Jeffrey LewisMore on Libya's Bomb Design …

A few months ago, David Albright and Corey Hinderstein wrote a very interesting article, “Unraveling the A. Q. Khan and Future Proliferation Networks,” in The Washington Quarterly that contained some previously upublished information about that Chinese nuclear weapons design that the AQ Khan network sent to Libya:

The documents appear to have been information that Pakistan had received in China in the early 1980s. They include detailed, dated, handwritten notes in English taken during lectures given by Chinese weapons experts who were named by the notetakers. These notetakers appear to have been working for Khan, based on their cryptic notations deriding a rival Pakistani nuclear weapons program led by Munir Khan, the chairman of the Pakistan Atomic Energy Organization. The design appears to be for a Chinese warhead that was tested on a missile, has a mass of about 500 kilograms, and measures less than a meter in diameter.

I had no reason to question that description, but it was inconsistent with other information we have about the “Chinese warhead that was tested on a missile”—the fourth Chinese nuclear test (CHICOM 4) in October 1966.

Alex Montgomery (preparing for a forthcoming article in IS) recalled that John Lewis and Hua Di report that the warhead weighed 1,290 kg.

I wasn’t sure how to resolve this discrepancy: 500 kg or 1,290 kg?

So—with a little help from Steve Fetter and David Wright—I did a little calculation.

During my most recent trip to China, I obtained footage of most of China’s early, important nuclear tests including the one conducted in October 1966. Here is a still from that test, showing the warhead before being loaded onto the DF-2 (right).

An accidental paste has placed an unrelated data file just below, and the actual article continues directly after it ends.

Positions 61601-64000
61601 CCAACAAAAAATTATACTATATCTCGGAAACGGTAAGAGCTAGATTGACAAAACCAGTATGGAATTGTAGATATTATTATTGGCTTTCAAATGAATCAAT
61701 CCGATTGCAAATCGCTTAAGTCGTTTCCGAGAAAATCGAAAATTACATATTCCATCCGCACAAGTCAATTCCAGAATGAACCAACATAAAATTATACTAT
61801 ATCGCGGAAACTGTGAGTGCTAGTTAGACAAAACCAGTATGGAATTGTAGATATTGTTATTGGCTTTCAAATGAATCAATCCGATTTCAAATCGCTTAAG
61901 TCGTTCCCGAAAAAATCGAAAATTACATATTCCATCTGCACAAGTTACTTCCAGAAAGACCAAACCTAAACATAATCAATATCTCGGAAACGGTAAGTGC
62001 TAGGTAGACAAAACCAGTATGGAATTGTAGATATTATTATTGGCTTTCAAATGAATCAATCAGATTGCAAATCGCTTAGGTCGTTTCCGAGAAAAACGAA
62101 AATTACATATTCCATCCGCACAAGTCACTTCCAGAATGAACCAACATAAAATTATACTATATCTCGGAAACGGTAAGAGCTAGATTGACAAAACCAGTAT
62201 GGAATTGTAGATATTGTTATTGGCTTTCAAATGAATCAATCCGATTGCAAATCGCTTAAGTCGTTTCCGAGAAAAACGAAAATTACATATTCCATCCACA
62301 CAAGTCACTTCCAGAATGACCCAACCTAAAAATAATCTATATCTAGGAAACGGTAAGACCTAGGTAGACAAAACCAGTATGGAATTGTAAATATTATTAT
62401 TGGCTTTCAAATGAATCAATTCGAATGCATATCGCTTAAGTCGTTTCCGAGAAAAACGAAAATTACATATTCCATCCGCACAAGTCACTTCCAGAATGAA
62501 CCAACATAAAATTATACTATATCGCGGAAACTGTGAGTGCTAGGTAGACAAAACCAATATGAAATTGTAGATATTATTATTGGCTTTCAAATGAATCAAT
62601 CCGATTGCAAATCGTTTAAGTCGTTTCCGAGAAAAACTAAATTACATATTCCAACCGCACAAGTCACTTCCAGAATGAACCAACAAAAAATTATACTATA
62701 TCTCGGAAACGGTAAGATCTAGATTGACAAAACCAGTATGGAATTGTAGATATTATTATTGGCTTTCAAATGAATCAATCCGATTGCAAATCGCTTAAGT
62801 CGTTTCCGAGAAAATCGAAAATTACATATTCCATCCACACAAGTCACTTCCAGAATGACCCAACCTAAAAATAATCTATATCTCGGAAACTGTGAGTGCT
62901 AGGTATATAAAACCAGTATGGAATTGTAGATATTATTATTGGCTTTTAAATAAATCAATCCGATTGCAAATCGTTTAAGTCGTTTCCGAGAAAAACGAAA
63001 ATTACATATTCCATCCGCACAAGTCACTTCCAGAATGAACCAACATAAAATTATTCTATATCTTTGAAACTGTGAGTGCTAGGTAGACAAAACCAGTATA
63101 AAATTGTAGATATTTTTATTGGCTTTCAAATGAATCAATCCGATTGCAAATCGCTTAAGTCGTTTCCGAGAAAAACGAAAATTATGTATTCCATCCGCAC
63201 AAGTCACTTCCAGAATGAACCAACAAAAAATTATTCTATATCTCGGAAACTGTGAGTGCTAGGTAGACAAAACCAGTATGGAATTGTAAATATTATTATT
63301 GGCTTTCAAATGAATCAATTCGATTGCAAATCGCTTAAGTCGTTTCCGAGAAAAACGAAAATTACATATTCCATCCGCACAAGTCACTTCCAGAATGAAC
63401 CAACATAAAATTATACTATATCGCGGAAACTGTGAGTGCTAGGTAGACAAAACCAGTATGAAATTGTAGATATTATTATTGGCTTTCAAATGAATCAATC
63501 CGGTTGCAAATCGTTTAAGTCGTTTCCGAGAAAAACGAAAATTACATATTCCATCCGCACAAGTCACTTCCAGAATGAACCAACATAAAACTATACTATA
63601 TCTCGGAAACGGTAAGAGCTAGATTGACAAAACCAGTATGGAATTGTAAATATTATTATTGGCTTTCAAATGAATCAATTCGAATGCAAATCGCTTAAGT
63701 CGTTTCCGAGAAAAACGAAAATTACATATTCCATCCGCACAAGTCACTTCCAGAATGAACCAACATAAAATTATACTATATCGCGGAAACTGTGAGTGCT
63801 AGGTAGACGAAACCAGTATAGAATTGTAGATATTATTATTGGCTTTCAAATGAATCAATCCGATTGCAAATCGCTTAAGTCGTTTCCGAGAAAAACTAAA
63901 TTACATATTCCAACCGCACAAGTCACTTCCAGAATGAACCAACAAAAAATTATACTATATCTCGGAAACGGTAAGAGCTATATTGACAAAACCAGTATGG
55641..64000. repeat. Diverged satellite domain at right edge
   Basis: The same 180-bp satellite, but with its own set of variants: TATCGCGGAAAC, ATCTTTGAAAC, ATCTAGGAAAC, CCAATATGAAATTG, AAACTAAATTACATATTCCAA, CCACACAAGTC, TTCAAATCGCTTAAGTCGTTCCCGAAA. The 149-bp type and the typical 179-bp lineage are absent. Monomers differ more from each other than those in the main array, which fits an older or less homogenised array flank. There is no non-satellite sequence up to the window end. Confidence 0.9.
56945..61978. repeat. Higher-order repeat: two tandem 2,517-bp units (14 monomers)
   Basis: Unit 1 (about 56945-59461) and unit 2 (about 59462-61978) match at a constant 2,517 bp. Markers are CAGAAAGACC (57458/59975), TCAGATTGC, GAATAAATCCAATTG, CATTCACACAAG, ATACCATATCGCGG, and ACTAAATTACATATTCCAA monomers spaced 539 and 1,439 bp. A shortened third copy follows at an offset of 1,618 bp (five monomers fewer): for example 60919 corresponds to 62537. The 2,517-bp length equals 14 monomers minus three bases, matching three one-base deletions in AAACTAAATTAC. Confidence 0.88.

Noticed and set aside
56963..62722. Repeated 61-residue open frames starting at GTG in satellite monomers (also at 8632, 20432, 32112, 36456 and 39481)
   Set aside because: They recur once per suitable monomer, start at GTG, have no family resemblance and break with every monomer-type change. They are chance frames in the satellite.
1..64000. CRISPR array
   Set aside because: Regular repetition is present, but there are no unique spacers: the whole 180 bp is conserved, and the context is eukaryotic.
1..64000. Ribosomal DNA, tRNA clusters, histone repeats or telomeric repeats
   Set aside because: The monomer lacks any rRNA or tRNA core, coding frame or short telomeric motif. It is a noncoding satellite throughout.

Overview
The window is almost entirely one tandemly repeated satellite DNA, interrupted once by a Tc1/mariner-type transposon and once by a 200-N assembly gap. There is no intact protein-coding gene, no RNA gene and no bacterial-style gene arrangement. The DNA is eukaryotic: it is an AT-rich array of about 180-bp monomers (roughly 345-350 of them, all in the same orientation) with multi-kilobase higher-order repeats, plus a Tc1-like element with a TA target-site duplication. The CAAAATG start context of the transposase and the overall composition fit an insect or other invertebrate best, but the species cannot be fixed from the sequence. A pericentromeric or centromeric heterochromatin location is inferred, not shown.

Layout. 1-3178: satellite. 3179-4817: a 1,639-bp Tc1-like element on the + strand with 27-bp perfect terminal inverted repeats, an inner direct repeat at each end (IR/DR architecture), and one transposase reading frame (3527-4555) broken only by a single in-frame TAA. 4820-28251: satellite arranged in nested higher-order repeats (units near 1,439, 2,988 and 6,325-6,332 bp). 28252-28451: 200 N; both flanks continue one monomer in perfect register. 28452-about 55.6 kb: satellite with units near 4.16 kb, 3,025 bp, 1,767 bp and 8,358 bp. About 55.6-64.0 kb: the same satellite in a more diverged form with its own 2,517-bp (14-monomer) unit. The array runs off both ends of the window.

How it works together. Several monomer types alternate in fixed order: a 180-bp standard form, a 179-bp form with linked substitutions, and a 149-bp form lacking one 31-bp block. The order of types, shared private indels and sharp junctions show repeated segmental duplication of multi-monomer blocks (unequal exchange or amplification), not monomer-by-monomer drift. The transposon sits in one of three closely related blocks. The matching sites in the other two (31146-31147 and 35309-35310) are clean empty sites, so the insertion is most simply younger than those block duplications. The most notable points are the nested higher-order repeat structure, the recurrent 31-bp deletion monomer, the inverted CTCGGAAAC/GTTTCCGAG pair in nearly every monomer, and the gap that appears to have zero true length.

From this image, we can make a basic judgement about the RV’s size and center of mass.

I also have the benefit of photographs of myself (left) and David Wright standing next to (empty) DF-2 RV’s in the museum yard at the Beijing University of Aeronautics and Astronautics.

Using these images, David and I think the diameter of the base of the RV is between 1.2 and 1.3 meters. One can then make a crude estimate of the diameter of the warhead within the RV, probably between 0.8 and 0.9 meters.

We can calcuate the volume of the spherical physics package with a 0.8 to 0.9 m diameter (V = 4/3 pi r3) and, assuming the mass of the physics package is roughly equivalent to a solid sphere of HE of the same size because the contribution to mass from the approximately 15 kg of HEU is trivial.

Conventional high explosives used in nuclear weapons weigh between with 1,500-2,000 kg per cubic meter. For example, Octol, an early US conventional high explosive used in nuclear weapons, has a loading density of 1.8 g/cc.

A sphere of Octol high explosive (HE) with a diameter of 0.85 M would have a mass of about 580 kg. Conversely, a 1290 kg sphere of Octol HE would have a diameter in excess of 1.1 M—which I believe would be difficult to fit into the RV pictured above.

Given the size and shape of the nose cone, I believe the mass and dimensions of the physics package tested in October 1966 on a DF-2 are much closer to Albright and Hinderstein (a mass of about 500 kilograms and a diameter less than a meter) than Lewis and Hua (1,290 kg).

That doesn’t mean Lewis and Hua are wrong—there is a decent chance that the entire re-entry vehicle weighed a total of 1,290 kg. The next step is probably to track down Lewis and Hua’s source—Zhongguo Junshi Baike Quanshi: Hewuqi (Chinese Military Encyclopedia: Nuclear Weapons), Beijing, Junshi Kexue Chubanshe, 1990, pp.157-158.